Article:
Haggis – From Scratch – Step by Step

A couple of years ago, around this time of year, I went to my local butchers Blues Creek Farm Meats at the North Market and asked if they sold haggis or if they knew anywhere I could buy it. I didn’t realize that imports of haggis were banned. They didn’t and suggested that I make my own. I laughed and dismissed the idea. I then discovered the Barley’s annual Burns Night Supper and for two years I satisfied my haggis cravings there.  But, this year emboldened by the pig’s head project, I decided that if I could boil pig’s heads, I could damn well make my own haggis.

For the uninitiated, haggis is a Scottish delicacy. It is made of sheep’s offal, oatmeal, suet, onion and seasonings and is boiled and served with ‘neeps and tatties’ (mashed rutabaga and mashed potatoes) and liberal quantities of whisky. It is traditionally served at Burn’s Night Suppers on January 25th because Robert Burns, the bard of Scotland and a fan of the dish, wrote the poem ‘Address to a Haggis‘ calling it ‘great chieftan o’ the pudding-race!’ It is fairly similar to the Cincinnati speciality goetta but with more liver flavor.

Making your own haggis in the US is quite an endeavor. Traditional haggis recipes call for a sheep’s stomach and a sheep’s pluck (heart, lungs, windpipe and liver).  Unfortunately it is impossible to buy a sheep’s stomach or lungs. Blues Creek were happy to supply me with the liver and heart but that was all they could offer. I did a lot of research, comparing recipes and looking for substitutions. Alton Brown used a tongue instead of the lungs, others used lamb shoulder. There was nothing conclusive. I decided to use a mixture of lamb trimmings for flavor and beef tripe, which seemed like it might be the closest in texture and not too strong in flavor. I was able to get tripe from La Plaza Tapatia (a large Mexican grocery store) where they had three different types on display.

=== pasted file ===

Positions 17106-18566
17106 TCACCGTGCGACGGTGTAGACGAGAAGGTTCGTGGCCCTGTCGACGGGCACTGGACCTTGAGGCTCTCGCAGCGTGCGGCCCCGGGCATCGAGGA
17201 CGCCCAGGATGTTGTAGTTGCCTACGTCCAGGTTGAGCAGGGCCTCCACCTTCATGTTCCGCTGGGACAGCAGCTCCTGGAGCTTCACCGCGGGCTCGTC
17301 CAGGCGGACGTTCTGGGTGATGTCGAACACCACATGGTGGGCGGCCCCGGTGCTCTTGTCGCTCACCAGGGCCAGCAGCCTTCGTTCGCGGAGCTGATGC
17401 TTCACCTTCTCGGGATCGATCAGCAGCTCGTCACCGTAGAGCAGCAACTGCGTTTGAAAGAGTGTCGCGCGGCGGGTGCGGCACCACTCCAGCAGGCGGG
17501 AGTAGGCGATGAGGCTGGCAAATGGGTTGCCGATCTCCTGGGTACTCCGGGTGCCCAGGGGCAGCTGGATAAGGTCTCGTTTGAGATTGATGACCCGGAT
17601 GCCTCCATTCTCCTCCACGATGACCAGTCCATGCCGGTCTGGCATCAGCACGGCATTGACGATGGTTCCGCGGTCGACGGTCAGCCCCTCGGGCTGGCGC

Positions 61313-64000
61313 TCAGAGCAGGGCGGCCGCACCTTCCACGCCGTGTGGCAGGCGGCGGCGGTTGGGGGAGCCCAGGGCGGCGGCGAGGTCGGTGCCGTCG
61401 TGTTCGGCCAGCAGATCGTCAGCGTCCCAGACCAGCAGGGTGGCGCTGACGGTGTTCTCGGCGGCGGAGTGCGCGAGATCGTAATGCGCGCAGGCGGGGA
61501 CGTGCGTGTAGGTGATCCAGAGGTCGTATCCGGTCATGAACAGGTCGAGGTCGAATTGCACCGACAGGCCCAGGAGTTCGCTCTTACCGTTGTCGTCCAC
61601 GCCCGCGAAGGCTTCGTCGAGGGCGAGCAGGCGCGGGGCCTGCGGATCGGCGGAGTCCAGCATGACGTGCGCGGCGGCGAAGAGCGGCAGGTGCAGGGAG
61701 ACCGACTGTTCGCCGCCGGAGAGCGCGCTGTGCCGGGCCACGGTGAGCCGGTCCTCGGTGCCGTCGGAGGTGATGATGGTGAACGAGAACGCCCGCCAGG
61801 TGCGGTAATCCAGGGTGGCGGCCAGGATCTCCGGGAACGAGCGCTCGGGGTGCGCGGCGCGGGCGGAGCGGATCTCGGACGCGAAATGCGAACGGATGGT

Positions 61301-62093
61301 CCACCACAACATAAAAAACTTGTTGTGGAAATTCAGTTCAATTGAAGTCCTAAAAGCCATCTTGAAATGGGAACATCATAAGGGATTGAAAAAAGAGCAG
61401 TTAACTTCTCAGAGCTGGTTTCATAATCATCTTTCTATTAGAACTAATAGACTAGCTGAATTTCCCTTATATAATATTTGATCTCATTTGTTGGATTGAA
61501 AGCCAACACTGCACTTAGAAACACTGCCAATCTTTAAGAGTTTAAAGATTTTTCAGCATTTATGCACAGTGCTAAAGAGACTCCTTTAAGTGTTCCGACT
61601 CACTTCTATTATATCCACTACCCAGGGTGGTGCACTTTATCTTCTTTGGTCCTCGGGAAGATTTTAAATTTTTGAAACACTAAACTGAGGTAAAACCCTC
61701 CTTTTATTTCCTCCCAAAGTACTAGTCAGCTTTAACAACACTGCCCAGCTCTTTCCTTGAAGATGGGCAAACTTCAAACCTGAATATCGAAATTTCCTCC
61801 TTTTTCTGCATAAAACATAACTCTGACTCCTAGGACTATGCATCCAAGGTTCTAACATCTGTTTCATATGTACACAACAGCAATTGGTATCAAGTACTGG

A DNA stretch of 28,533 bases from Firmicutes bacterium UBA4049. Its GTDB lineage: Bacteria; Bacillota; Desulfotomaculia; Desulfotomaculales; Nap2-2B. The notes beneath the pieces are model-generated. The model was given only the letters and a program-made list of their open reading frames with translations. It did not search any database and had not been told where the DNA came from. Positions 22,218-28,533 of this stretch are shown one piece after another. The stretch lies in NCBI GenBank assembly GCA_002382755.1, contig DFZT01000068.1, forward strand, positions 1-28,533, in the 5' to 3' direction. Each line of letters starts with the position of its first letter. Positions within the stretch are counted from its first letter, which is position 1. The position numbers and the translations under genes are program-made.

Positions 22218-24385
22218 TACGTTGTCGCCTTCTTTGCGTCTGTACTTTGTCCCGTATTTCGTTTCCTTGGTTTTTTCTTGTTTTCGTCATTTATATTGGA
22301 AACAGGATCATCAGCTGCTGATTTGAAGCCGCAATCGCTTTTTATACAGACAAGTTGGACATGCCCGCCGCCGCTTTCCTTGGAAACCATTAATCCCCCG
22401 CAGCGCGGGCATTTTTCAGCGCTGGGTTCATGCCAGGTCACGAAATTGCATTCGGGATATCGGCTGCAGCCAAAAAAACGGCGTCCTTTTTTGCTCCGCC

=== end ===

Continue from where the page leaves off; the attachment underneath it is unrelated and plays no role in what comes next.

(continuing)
The casing was still a problem. Many recipes suggested using ox bung (cow intestine) instead of a sheep’s stomach (even in the UK it seems sheep’s stomaches are hard to find), but Blues Creek couldn’t provide that either and for a while I planned to use some sort of fabric bag. One blog I read debated using a t shirt and then settled on haggis tamales, but despite my love of taco trucks this seemed too non-traditional for me. Fabric didn’t seem ideal as it is much more porous than a traditional casing,  but the alternative, steaming it in a basin wasn’t great either. I heard rumors of pigs stomaches at an Asian grocery. But it was then that Albert from Thurn’s came to my rescue and supplied me with a beef bung cap to use as my casing. It’s amazing that one can get that excited about a cow intestine but really, I was.

The most useful resource I found was Tim Hayward’s step by step guide to making a haggis. I also used a BBC recipe and another step by step slideshow. In addition I consulted many other sources for advice on seasoning, cooking time and proportions. The main problem is that ‘plucks’ come in many different sizes and although recipes acknowledge this, they don’t give you any sense of proportion. Michael Ruhlman, where are you with a ratio when I really need you? For example, the BBC recipe told me to use between 1/2lb and 2lbs of oatmeal, without any guidance on how to decide how much. While I have eaten haggis many times, I have never seen the consistency of the mixture before it is stuffed.